Courtesy of Think Defense.
When armor is struck by a projectile, the kinetic energy is transferred through it. Depending on the type of projectile, that can cause armor on the far side of the impact to detach and turn into projectiles on the protected side. In fact, during the 1950s, a type of projectile called HESH was designed and fielded to exploit this possibility. HESH was a High Explosive Squash Warhead. Basically a lump of plastic explosive would flatten out on armor then explode. It was never intended to actually penetrate the armor, but instead generate a lot of spall on the inside.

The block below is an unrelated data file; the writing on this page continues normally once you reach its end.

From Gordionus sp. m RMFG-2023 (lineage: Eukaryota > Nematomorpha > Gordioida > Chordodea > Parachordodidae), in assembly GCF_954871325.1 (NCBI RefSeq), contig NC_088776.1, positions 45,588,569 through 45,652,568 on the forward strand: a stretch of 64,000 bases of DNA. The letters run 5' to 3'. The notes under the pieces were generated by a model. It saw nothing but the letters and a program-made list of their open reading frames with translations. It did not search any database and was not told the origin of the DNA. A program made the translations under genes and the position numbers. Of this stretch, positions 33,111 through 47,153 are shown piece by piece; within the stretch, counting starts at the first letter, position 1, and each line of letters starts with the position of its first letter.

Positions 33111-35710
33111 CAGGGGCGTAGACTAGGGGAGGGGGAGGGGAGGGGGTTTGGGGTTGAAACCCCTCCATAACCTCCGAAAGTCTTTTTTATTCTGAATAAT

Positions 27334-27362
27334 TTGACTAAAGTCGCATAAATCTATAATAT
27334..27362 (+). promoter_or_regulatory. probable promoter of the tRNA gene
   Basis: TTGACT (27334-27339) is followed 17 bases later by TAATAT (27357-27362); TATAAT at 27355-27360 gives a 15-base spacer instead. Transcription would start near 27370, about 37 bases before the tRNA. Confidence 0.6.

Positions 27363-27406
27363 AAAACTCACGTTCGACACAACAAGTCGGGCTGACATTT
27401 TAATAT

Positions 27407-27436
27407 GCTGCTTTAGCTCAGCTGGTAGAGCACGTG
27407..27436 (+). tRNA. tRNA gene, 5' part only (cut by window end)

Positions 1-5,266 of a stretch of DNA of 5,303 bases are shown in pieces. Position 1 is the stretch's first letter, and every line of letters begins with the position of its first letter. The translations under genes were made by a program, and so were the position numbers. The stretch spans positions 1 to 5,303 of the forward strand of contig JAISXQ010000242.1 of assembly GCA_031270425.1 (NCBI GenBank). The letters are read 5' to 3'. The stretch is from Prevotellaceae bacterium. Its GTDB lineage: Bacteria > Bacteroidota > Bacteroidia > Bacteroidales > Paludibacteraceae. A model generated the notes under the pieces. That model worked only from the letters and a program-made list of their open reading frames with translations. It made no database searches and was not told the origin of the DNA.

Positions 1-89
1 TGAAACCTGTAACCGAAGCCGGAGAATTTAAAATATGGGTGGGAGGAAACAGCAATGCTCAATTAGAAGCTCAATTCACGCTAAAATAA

Fortunately, there’s a relatively simple way to counter spall, called, amazingly enough, a spall liner. A prime example is on the M2/M3 Bradley fighting vehicle. Bolted to the inside of the hull’s armor is about a half inch thick layer of Kevlar sheeting. Kevlar has only modest capability against HEAT rounds and kinetic penetrators, but it is more than sufficient to stop spall (which both HEAT rounds and kinetic penetrators also generate). A Bradley might suffer badly from a hit, but minimizing the spall tends to make the crew much more likely to survive.